Drama | In English | 127 minutes
Katherine Goble, Mary Jackson, and Dorothy Vaughan are brilliant mathematicians recruited to work at NASA in the United States Space Program. The three are African Americans and the NASA offices in Langley, Virginia, at that time, are segregated by race and sex. Supervisor Vivian Mitchell assigns Katherine to assist Al Harrison and his Space Task Group. When Harrison learns Katherine has to spend 40 minutes each time she has to go to the segregated bathroom, he’s furious and ends that practice. Mary is told she can only advance in her job by taking an Engineering Certification Course. But the school where the course is given is segregated. Mary has to go to court to get approval to attend. The three women contribute mightily to John Glenn’s launch into space. After the mission, Katherine is reassigned to the Analysis and Computation Division, Dorothy continues to supervise the Programing Department, and Mary obtains her degree and starts working as an engineer for NASA. In 2015, Katherine was awarded the Presidential Medal of Freedom and the following year NASA dedicated the Langley Research Center’s Katherine G. Johnson Computational Building in her honor.
Why Stream This Film?
- Rotten Tomatoes Score (Critics Consensus): 93%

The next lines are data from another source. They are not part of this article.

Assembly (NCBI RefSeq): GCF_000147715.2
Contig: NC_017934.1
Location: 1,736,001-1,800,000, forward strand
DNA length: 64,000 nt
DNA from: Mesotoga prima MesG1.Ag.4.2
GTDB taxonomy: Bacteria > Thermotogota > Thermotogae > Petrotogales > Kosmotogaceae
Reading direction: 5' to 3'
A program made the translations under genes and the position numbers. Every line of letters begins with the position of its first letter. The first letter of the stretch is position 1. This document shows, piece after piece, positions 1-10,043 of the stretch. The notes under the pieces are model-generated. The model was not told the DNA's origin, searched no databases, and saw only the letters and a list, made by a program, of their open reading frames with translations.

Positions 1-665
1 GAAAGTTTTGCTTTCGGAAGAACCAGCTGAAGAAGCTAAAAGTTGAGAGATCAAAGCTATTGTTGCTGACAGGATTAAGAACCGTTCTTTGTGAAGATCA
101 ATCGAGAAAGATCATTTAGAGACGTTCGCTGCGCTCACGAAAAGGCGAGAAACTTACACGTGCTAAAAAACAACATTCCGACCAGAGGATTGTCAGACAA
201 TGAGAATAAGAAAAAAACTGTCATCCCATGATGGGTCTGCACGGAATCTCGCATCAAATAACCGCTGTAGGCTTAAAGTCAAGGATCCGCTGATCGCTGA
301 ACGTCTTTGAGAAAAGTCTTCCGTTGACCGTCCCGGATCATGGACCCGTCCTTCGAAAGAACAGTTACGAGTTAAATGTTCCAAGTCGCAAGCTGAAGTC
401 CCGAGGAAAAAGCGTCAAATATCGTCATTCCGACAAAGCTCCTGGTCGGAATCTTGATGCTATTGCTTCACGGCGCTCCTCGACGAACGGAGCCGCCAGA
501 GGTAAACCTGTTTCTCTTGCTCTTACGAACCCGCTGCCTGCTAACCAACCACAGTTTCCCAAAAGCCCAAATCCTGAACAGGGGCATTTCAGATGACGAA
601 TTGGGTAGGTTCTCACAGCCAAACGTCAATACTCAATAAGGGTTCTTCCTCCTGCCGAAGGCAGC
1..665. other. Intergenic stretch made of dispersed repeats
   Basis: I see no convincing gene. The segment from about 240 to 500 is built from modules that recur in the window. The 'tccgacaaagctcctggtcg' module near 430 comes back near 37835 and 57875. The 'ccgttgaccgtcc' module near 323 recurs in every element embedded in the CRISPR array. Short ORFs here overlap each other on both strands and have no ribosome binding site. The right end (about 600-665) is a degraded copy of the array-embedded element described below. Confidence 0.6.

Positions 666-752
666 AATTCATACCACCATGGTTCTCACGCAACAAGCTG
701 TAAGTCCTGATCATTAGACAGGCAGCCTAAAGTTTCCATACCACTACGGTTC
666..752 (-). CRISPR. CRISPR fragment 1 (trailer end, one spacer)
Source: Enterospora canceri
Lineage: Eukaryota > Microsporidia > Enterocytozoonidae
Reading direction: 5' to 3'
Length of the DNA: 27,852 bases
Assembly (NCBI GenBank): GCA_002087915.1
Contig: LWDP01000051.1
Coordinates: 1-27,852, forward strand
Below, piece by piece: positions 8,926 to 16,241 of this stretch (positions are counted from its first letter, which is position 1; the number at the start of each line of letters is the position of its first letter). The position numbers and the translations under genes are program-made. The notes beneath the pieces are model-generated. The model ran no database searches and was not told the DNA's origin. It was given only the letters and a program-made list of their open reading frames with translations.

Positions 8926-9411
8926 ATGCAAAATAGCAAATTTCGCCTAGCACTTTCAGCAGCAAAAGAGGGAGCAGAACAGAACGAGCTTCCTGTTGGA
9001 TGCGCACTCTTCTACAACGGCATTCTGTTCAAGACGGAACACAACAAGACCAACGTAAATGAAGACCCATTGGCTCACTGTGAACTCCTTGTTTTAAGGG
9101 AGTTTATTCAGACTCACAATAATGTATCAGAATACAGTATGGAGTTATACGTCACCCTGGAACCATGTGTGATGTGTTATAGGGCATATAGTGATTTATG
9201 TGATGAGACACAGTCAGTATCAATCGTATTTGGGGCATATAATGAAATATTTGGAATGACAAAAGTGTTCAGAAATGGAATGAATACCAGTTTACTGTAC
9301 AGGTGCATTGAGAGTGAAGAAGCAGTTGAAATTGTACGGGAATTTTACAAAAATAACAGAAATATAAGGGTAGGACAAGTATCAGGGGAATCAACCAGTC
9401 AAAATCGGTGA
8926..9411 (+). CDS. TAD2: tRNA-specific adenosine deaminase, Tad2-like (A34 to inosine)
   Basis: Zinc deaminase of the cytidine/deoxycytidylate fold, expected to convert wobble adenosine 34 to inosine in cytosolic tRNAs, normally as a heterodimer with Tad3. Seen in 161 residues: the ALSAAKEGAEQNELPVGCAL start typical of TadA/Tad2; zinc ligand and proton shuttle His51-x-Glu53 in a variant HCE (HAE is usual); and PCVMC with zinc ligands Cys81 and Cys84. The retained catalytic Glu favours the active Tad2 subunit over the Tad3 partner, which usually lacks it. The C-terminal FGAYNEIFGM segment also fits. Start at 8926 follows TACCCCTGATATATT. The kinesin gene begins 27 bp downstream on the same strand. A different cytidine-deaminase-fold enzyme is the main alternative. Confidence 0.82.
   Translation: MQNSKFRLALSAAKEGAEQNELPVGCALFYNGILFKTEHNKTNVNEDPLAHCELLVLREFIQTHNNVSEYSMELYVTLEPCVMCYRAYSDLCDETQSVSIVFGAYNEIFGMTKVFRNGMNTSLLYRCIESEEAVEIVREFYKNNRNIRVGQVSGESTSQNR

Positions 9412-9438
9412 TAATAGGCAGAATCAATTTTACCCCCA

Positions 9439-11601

- Metacritic Score: 74
National Board of Review: Listed as One of the Top Ten Films of the Year
Academy Awards: Nominated, Best Picture, Best Adapted Screenplay (Theodore Melfi and Allison Schroeder), and Best Supporting Actress (Octavia Spencer)
Golden Globes: Nominated, Best Supporting Actress (Octavia Spencer)
Screen Actors Guild Award: Winner, Outstanding Performance by a Cast in a Motion Picture
Now streaming on:
Movies about brilliant scientific or mathematical minds often focus on their subject’s ego—not so with a new film about three African American women who worked at NASA in the ’60s. It’s a story of brilliance, but not ego. It’s a story of struggle and willpower, but not of individual glory. In casting a wide spotlight, the film imparts a profound appreciation for what was achieved in history’s shadows.”
HIDDEN FIGURES makes a fascinating and timely companion to LOVING, Jeff Nichols’s film about the Virginia couple who challenged the state’s law against interracial marriage. The two movies take place in the same state in the same era, and focus on the quiet dramas that move history forward. They introduce you to real people you might wish you had known more about earlier. They can fill you with outrage at the persistence of injustice and gratitude toward those who had the grit to stand up against it.”
HIDDEN FIGURES tells their stories with some of the year’s best writing, directing, and acting. Co-writer/director Theodore Melfi, with co-writer Allison Schroeder, has a light touch not often found in dramas like this, which makes the material all the more effective. This is one of the year’s best films.
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